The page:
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Novartis' Zykadia more effective than chemo, new study shows

Published on 13/10/16 at 09:42am

Phase III results for Novartis’ cancer drug Zykadia (ceritinib) have revealed it as more effective than chemo at halting progression of non-small-cell lung cancer (NSCLC). The good news follows the drug’s recent successes in treating advanced anaplastic lymphoma kinase-positive (ALK-positive) NSCLC.

In the first third-stage study to investigate whether 231 ALK-positive NSCLC patients previously treated with Xalkori would benefit from Zykadia (crizotinib) over chemotherapy. The findings reported that median progression-free survival for ceritinib was 5.4 months compared to 1.6 months for chemotherapy, and overall response rate was 39.1% compared to 6.9%. However, there was no difference in overall survival in either treatment.

Lead author professor Giorgio Scagliotti, head of the Department of Oncology, University of Turin, Italy commented: “Progression-free survival was significantly lengthened with ceritinib compared to chemotherapy. We did not observe an improvement in overall survival with ceritinib, probably because the patients who crossed over diluted the potential benefit.”

“This study opens up a new treatment paradigm after crizotinib failure. It would be logical now to give a sequence of active drugs, starting with crizotinib in first line and moving to ceritinib in second line,” he continued.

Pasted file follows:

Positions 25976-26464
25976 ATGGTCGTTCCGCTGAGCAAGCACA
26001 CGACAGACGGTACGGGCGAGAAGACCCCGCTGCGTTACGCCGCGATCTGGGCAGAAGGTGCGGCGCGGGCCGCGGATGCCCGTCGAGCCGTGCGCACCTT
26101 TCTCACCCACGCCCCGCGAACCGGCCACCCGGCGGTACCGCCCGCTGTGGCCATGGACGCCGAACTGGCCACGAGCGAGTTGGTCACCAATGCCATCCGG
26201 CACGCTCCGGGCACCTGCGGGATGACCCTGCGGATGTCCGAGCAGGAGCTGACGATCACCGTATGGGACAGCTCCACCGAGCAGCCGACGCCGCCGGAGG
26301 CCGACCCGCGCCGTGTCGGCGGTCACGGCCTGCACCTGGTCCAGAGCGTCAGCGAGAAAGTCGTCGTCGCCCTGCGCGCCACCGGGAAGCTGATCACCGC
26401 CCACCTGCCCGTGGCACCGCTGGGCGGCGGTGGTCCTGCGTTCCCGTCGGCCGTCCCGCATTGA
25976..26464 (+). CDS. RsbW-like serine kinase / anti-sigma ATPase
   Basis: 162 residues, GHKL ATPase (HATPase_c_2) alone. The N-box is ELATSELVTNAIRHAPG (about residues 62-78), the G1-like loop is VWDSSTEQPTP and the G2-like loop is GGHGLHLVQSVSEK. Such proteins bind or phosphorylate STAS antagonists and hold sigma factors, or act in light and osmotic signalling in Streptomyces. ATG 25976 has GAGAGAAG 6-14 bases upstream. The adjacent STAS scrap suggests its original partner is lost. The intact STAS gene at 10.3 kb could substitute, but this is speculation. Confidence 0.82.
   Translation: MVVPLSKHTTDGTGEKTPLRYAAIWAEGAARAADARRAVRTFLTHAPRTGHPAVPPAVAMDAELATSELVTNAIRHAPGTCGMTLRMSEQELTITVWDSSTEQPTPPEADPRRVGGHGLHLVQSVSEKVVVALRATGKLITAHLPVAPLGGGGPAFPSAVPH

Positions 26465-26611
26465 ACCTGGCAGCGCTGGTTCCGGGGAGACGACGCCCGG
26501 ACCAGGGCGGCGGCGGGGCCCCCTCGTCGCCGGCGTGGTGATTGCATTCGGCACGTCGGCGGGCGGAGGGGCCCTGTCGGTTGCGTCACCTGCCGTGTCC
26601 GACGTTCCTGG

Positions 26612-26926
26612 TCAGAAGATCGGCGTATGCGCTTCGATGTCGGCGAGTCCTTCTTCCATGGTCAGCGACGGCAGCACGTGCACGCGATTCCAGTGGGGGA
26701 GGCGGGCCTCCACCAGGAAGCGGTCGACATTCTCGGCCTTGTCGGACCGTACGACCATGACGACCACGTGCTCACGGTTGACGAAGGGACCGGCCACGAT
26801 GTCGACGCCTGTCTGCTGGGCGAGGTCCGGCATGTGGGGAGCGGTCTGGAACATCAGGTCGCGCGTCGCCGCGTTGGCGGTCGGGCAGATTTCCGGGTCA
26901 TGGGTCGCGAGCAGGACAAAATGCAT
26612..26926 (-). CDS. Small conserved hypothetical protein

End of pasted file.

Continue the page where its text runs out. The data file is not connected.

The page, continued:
Dr Alice Shaw, director of thoracic oncology at the Massachusetts General Hospital Cancer Centre in Boston, added: “Single arm studies have suggested that ceritinib and alectinib could be standard options in the second line setting after crizotinib has failed. But the positive effect on progression-free survival in this phase III study confirms that there is greater benefit using a second ALK inhibitor over standard chemotherapy. This will establish sequential crizotinib followed by a second generation ALK inhibitor as the standard treatment for patients with metastatic ALK positive lung cancer.”

This news will surely boost the company’s efforts in the field as it competes with Roche’s newer treatment Alcensa, who currently leads the sales race with $74 million compared to Zykadia’s $48 million.

Matt Fellows

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